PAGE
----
7 tips for creating a print handout that works
Tuesday, August 06, 2019
The church loves print materials! Historically, church communication revolved around the bulletin. When announcements were made, often a bulletin was referred to. Why? Because it was the only way for families to be reminded of ministry activity.
But problems come with print materials: they take a lot of time to prepare, they cost a lot to reproduce, they get misplaced easily, and they get outdated quickly.
And when they do? It’s impossible to supply a corrected substitute to replace the original. Another more obscure issue with print materials? You can’t track if they’re read — or even how much time is spent with them. We often fall into an unfounded confidence of “because I gave them a print handout, they will know.”
Today, most people prefer to go to the internet and discover the information rather than find where they put the handout. But the problem with websites? Older demographics resist them.
So, since most churches are comprised of many older people, print handouts are around for at least another 10+ years. So, let’s discuss ways to create effective print handouts:
1. Know who the intended audience is.
Understand who you want to pick up and digest the content of your handout. Imagine they’re in front of you with very little time.
2. Discuss what the purpose of the handout is.
Since your audience has mere seconds of attention span, know the most important information and what they need to know. It all goes back to who the handout is intended for and what they would be attracted to.
3. Collect the required materials to serve the purpose.
Now, think of everything you’ll need to fulfill the purpose of the handout and ensure it is high quality.
4. Professionally layout the material.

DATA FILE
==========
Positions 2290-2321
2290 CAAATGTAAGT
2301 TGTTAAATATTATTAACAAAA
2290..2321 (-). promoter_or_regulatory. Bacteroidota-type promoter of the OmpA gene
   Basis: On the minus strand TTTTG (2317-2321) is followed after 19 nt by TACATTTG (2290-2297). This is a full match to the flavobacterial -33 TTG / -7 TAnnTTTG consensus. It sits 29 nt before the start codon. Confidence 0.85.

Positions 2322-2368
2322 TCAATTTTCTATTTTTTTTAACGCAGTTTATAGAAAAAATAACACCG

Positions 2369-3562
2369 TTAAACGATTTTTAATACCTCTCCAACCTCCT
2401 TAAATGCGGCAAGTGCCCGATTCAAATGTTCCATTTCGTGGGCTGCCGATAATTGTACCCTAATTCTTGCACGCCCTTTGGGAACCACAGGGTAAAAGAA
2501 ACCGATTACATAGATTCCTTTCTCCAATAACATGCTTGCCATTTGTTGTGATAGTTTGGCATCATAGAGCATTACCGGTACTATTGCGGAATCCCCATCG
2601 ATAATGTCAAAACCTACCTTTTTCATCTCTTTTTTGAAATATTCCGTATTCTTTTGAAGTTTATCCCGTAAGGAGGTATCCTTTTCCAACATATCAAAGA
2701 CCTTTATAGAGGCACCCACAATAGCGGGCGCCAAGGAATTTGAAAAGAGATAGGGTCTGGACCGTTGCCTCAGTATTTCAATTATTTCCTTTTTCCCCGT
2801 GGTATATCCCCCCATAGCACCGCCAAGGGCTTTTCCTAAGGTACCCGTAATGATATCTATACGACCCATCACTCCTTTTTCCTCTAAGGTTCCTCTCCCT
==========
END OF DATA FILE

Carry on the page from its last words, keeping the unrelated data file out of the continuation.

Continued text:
Don’t have layout or design skills? Be careful. If something looks badly, it’ll reflect on the quality of the ministry behind the handout.
Other solutions? Ask a freelancer, hire a designer, or use prepackaged templates for a desired computer program.
5. Know foundational brand elements and use them.
This is critical! Every communication piece should build your church’s brand (what you’re known for). Know how logos should be used, color restrictions, and font restrictions. No restrictions? Then you don’t have a church brand (so fix that!).
6. Edit. Edit. Edit. Calm everything down.
The calmer it is, the more time someone is likely to spend on it. Since most have little time, they risk missing important information. Do whatever it takes to get them to spend more time.
Like great pictures that extend the story and captivate attention. Allow white space so nothing feels cramped. Don’t have any unnecessary word or concept. Keep things simple.
7. Concentrate on “what now?”
Your audience will skim over the handout quickly. If they’re interested at all, they’ll want to do something. Know what that is and make sure you’re clear.
Examples of call to actions? Register on our website. Call the church. Or bring a friend!
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